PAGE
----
In this March 9, 2019, file photo, solar panels are seen at a former landfill site next to the local Tremont town office. Credit: Bill Trotter / BDN

AUGUSTA, Maine — The utility that serves almost all of southern Maine is telling solar project developers that they may need to pay more to connect to the grid, which could also delay the projects.

Central Maine Power sent emails to the developers of solar power projects last week warning of additional costs and delays because of problems the utility is having connecting the projects to their electric grid, the Portland Press Herald reported on Thursday.

Maine has seen a rush of solar energy development following legislation designed to spur a transition to renewable energy in the state. But the transition depends on the ability of utilities, like CMP, to integrate the projects into the existing electric grid.

In emails sent to developers, the utility said the solar projects were causing voltage problems at substations where the projects connect, the newspaper reported. That’s despite agreements reached between the utility and developers in advance of a project’s construction in which the developers pay to upgrade the infrastructure as needed.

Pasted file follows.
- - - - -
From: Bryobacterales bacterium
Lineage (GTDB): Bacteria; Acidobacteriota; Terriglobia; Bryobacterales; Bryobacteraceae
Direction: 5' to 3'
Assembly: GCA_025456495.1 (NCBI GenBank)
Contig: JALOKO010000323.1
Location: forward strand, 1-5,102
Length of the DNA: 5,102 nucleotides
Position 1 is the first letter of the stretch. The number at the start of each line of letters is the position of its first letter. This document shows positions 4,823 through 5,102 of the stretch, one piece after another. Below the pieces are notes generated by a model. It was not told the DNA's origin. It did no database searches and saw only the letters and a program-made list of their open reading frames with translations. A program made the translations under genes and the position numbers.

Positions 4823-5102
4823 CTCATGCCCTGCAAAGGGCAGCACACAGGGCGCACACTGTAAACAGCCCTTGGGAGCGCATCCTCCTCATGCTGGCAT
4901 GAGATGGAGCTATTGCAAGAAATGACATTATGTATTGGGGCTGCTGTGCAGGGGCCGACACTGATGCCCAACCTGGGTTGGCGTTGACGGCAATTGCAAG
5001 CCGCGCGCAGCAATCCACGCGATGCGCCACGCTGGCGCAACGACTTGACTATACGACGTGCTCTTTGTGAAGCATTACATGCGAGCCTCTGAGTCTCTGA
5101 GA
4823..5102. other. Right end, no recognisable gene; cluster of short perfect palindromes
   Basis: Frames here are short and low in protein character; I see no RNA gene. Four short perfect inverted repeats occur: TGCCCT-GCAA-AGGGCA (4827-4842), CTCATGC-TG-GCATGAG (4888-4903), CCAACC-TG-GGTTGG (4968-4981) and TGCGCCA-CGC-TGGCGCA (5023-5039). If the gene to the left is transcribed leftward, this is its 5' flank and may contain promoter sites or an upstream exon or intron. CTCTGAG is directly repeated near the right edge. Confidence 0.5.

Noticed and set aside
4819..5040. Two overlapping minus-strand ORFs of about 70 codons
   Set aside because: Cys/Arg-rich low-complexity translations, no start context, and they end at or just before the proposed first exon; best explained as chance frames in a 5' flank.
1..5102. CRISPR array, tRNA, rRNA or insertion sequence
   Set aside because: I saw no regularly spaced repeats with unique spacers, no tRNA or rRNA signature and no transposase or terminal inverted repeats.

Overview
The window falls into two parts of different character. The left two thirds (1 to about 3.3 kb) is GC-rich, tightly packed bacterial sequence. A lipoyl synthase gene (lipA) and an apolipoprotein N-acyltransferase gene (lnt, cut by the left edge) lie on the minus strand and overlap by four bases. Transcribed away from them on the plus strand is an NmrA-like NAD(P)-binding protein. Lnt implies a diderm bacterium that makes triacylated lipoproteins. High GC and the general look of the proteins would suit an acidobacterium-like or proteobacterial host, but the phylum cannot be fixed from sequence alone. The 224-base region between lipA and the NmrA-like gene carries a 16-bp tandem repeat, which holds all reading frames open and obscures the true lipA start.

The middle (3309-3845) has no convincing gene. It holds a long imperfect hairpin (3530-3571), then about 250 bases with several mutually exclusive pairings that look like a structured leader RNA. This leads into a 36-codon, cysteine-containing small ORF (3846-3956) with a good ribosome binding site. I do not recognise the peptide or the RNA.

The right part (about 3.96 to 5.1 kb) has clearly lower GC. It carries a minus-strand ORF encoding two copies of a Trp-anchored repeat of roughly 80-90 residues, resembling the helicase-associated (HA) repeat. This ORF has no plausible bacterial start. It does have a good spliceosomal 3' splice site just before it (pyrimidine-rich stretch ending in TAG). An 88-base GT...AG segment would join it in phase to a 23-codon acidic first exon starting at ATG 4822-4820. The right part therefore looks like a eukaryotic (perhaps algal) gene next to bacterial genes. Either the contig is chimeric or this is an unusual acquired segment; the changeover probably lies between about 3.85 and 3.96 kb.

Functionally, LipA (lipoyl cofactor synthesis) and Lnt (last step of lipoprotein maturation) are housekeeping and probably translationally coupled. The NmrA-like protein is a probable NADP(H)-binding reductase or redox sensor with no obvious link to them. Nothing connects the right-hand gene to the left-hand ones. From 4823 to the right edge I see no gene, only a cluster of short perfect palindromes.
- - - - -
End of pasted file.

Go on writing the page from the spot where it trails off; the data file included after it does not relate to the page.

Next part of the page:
SunRaise Investment, which is working on 16 solar projects in the state, told the newspaper they had already paid $1.4 million to CMP for upgrades last year and were now waiting to hear back about potential additional costs. Patrick Jackson, a senior vice president at SunRaise, told the newspaper it was unprecedented for a utility to revise the cost after the initial agreement.

“It means CMP’s substation and grid are poorly prepared for 21st century uses. It’s proving they aren’t in a position to handle this transition to electrification and decarbonization. And that’s a much bigger problem,” Jackson said.

A spokesperson for CMP, Catharine Hartnett, told the newspaper the company is doing its best to respond to the huge demand for solar projects on a grid that wasn’t designed for them.

“We are learning and communicating to all stakeholders as quickly as we can to move forward as quickly as we can,” she said. “We remain committed to Maine’s clean energy goals and rapidly expanding the interconnection of distributed solar generation.”